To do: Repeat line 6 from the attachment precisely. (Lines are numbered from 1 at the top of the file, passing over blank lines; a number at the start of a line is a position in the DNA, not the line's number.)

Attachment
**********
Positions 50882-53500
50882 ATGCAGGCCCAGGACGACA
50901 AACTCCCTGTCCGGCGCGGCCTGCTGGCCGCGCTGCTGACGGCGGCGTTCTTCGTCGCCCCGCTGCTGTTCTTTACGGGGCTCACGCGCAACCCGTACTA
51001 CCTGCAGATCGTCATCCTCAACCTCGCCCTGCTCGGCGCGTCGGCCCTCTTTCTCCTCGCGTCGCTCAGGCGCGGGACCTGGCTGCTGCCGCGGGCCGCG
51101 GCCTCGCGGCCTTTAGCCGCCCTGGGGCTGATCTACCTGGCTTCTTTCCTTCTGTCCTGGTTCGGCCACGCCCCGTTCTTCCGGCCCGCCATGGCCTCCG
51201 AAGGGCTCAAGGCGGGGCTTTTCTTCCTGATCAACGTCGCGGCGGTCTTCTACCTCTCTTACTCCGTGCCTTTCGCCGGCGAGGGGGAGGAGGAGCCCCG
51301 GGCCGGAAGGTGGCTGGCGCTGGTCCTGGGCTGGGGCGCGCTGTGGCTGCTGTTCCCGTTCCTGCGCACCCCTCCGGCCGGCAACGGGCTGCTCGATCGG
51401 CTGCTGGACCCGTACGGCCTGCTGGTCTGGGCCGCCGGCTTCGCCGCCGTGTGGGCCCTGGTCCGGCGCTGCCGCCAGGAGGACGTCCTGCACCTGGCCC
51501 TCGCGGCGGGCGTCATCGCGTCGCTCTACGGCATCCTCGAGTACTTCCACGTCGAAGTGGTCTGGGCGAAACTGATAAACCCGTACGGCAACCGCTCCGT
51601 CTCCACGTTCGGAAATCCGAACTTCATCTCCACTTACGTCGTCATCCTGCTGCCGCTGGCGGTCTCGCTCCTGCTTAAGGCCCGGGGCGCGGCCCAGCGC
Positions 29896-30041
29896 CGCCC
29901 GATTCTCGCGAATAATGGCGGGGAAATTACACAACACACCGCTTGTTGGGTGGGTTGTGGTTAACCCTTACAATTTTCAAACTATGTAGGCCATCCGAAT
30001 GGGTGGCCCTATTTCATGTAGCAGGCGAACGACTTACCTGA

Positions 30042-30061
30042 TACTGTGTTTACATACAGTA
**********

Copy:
51201 AAGGGCTCAAGGCGGGGCTTTTCTTCCTGATCAACGTCGCGGCGGTCTTCTACCTCTCTTACTCCGTGCCTTTCGCCGGCGAGGGGGAGGAGGAGCCCCG